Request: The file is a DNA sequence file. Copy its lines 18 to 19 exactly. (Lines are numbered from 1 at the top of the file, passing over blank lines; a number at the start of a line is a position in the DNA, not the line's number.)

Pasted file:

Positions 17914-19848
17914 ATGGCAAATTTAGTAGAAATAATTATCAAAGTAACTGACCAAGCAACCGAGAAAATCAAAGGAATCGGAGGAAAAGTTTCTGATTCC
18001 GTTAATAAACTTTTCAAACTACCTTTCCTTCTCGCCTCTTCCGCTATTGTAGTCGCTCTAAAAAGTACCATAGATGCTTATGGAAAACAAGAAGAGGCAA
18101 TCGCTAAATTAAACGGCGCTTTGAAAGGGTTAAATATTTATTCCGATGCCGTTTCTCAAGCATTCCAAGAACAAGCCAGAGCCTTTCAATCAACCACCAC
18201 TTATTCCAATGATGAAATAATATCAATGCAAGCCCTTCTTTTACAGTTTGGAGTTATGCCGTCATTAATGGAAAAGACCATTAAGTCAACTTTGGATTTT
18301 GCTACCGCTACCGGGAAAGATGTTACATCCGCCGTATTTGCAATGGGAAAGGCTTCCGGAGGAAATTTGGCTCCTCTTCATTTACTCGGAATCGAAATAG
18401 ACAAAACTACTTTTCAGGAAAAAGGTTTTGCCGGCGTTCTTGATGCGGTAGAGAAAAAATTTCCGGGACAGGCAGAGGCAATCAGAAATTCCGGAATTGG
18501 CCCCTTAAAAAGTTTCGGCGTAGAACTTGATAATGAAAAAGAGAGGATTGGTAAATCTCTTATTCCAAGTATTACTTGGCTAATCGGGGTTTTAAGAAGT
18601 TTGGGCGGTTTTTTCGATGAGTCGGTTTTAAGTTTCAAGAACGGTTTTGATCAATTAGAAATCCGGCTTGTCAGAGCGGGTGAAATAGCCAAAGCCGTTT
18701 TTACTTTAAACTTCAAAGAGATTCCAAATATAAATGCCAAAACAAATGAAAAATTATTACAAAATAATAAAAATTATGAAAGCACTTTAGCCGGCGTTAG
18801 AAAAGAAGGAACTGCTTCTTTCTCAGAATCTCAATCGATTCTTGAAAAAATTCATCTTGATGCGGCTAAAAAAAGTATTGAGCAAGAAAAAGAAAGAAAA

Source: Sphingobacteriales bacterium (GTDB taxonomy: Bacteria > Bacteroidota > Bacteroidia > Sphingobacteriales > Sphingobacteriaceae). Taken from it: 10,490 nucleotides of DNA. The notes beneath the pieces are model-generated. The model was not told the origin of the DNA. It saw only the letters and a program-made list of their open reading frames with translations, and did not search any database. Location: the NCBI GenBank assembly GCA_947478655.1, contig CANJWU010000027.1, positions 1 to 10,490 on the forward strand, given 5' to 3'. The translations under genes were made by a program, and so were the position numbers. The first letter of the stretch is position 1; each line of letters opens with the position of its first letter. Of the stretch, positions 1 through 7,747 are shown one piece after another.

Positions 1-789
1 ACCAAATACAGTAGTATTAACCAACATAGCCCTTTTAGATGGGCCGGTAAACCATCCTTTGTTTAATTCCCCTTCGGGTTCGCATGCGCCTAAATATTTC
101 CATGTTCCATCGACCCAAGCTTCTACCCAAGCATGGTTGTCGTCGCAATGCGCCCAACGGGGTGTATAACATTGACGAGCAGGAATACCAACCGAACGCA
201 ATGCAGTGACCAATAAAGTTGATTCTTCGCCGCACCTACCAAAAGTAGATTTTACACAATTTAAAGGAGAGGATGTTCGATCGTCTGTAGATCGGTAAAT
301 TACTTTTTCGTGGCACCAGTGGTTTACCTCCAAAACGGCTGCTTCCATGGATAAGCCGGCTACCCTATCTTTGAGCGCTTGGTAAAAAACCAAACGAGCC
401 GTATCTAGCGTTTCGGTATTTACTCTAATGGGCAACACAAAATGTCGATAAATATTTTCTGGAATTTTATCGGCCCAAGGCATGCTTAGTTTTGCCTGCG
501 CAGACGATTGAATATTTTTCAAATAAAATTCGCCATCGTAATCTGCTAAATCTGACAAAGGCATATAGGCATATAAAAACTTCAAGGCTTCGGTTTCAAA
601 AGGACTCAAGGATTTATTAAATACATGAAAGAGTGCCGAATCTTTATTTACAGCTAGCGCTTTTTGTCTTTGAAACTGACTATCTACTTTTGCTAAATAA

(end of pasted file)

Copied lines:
401 GTATCTAGCGTTTCGGTATTTACTCTAATGGGCAACACAAAATGTCGATAAATATTTTCTGGAATTTTATCGGCCCAAGGCATGCTTAGTTTTGCCTGCG
501 CAGACGATTGAATATTTTTCAAATAAAATTCGCCATCGTAATCTGCTAAATCTGACAAAGGCATATAGGCATATAAAAACTTCAAGGCTTCGGTTTCAAA